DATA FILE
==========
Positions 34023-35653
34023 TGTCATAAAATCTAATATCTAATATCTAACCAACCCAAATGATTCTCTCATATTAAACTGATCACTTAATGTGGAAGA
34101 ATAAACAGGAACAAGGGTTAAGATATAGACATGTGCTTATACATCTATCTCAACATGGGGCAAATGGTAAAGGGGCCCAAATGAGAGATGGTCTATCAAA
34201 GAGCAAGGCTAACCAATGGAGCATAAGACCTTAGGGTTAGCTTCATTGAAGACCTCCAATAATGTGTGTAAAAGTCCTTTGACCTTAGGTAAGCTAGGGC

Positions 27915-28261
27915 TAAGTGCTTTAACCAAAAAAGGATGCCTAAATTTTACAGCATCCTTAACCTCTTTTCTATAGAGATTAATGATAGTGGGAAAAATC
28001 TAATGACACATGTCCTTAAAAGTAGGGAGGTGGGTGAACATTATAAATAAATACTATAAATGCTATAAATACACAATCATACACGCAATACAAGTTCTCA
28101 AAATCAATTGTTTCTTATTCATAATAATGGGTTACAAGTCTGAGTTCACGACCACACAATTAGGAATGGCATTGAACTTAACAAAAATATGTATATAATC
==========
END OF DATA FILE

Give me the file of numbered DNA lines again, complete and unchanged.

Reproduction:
Positions 34023-35653
34023 TGTCATAAAATCTAATATCTAATATCTAACCAACCCAAATGATTCTCTCATATTAAACTGATCACTTAATGTGGAAGA
34101 ATAAACAGGAACAAGGGTTAAGATATAGACATGTGCTTATACATCTATCTCAACATGGGGCAAATGGTAAAGGGGCCCAAATGAGAGATGGTCTATCAAA
34201 GAGCAAGGCTAACCAATGGAGCATAAGACCTTAGGGTTAGCTTCATTGAAGACCTCCAATAATGTGTGTAAAAGTCCTTTGACCTTAGGTAAGCTAGGGC

Positions 27915-28261
27915 TAAGTGCTTTAACCAAAAAAGGATGCCTAAATTTTACAGCATCCTTAACCTCTTTTCTATAGAGATTAATGATAGTGGGAAAAATC
28001 TAATGACACATGTCCTTAAAAGTAGGGAGGTGGGTGAACATTATAAATAAATACTATAAATGCTATAAATACACAATCATACACGCAATACAAGTTCTCA
28101 AAATCAATTGTTTCTTATTCATAATAATGGGTTACAAGTCTGAGTTCACGACCACACAATTAGGAATGGCATTGAACTTAACAAAAATATGTATATAATC